The names Todd Akin, Richard Mourdock, Sharron Angle, and Christine O’Donnell have been lost to history, consigned to the dustbin of Beltway barroom trivia. For Mitch McConnell, however, they remain an all-too-fresh reminder of opportunities squandered.

McConnell became Senate majority leader in 2015, but had it not been for those four flawed and ultimately defeated Republican candidates, he might have reached his dream job years earlier. Now McConnell is trying to regain that powerful perch, and a slate of similarly problematic contenders in key states may be all that stands in his way.

On paper, Republicans have a prime opportunity to recapture the Senate majority this fall. They need to pick up just a single seat to break the current 50–50 tie, and the political environment is tilting heavily in their favor. President Joe Biden’s approval rating is mired in the low 40s, inflation is rampant, and the Democratic majority rests on a trio of vulnerable incumbents in states—Arizona, Georgia, and Nevada—that the president carried by fewer than 60,000 votes combined in 2020.

Yet the GOP may be stuck with candidates whose pockmarked, and in a few cases, scandal-filled, résumés could render them unelectable—or at least they would have in an earlier era. In Missouri, a state that should not be attainable for Democrats, the Republican nominee could be Eric Greitens, a former governor who resigned in disgrace over sexual-misconduct allegations and whose ex-wife has accused him of abusing both her and their son in court filings. The likely GOP nominee in Georgia, Herschel Walker, is a former NFL star with his own stormy past. Former President Donald Trump has endorsed celebrities making their first runs for office, J. D. Vance in Ohio and Dr. Mehmet Oz in Pennsylvania, whose reversals on key issues—including, in Vance’s case, Trump himself—offer ripe targets for critics on the left and the right. The lone vulnerable Republican incumbent, Senator Ron Johnson of Wisconsin, has campaigned against COVID-19 vaccines and has seen his popularity plummet in a state that Biden narrowly won two years ago.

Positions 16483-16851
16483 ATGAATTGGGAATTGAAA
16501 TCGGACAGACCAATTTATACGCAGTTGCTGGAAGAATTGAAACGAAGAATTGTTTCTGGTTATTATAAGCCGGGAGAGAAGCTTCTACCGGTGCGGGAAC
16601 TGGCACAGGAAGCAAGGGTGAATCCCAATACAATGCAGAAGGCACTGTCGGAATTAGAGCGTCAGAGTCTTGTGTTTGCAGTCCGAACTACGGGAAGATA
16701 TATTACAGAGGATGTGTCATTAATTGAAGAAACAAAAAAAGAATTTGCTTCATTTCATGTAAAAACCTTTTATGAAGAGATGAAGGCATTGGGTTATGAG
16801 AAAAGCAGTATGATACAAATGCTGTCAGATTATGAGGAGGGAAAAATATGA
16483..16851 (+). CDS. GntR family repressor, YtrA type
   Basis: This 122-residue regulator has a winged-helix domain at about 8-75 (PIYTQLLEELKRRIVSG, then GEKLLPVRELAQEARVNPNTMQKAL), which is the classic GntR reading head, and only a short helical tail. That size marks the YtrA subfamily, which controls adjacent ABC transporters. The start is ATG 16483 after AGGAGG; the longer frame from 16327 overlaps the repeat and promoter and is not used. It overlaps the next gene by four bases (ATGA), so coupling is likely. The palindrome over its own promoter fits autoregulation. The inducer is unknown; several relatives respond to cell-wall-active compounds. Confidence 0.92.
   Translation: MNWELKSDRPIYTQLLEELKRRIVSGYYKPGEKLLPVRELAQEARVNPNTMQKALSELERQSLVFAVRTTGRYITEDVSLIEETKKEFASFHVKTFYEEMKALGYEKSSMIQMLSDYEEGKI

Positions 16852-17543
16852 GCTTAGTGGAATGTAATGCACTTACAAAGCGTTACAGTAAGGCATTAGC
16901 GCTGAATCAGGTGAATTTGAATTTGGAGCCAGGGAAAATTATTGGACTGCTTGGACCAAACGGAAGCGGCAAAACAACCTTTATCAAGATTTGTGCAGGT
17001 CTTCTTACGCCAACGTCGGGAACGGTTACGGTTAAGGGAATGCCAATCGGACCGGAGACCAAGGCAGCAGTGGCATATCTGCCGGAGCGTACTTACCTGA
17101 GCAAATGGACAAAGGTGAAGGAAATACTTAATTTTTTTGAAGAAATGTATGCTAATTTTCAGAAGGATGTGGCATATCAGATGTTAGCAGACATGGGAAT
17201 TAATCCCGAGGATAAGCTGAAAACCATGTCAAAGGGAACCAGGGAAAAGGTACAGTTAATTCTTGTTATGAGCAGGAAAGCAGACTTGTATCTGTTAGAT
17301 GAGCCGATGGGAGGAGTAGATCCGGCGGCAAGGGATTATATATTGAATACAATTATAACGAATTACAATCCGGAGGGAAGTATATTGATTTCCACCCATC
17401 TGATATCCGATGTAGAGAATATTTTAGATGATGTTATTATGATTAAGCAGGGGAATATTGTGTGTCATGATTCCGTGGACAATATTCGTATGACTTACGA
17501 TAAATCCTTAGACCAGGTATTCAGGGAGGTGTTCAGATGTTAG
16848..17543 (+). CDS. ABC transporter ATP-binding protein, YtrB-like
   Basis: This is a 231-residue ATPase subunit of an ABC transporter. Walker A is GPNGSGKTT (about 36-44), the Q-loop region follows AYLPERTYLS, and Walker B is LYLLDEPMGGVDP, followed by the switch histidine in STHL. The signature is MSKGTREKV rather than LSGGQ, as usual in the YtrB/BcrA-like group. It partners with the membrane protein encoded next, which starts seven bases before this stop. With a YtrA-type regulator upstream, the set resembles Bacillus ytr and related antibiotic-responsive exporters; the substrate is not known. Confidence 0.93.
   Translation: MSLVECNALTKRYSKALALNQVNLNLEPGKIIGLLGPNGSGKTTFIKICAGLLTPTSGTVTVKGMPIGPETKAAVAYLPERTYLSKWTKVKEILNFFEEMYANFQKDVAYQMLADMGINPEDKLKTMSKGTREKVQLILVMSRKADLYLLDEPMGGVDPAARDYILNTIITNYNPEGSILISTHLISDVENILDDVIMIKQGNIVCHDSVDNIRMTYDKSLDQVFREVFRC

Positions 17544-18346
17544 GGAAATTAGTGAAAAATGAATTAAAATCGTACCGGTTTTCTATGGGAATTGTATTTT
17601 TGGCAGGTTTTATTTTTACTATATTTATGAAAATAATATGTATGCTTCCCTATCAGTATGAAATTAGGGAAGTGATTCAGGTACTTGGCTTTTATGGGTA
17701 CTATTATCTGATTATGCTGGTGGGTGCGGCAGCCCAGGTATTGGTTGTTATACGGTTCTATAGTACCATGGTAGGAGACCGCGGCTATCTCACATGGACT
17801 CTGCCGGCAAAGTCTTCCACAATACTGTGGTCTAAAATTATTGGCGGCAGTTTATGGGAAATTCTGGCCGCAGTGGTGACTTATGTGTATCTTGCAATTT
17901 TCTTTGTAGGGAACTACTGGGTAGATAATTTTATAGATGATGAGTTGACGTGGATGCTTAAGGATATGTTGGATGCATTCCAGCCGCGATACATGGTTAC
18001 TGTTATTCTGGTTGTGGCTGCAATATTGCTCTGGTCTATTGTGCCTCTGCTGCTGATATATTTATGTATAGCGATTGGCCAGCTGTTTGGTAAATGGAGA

McConnell is well aware of the GOP’s good fortunes this year—and how easily the party could blow it. “How could you screw this up?” the once and perhaps future majority leader mused recently in Kentucky. “It’s actually possible. And we’ve had some experience with that in the past.”

He was referring to the …read more

Source:: The Atlantic – Best of


How Republicans Could Blow Their Big Senate Chance

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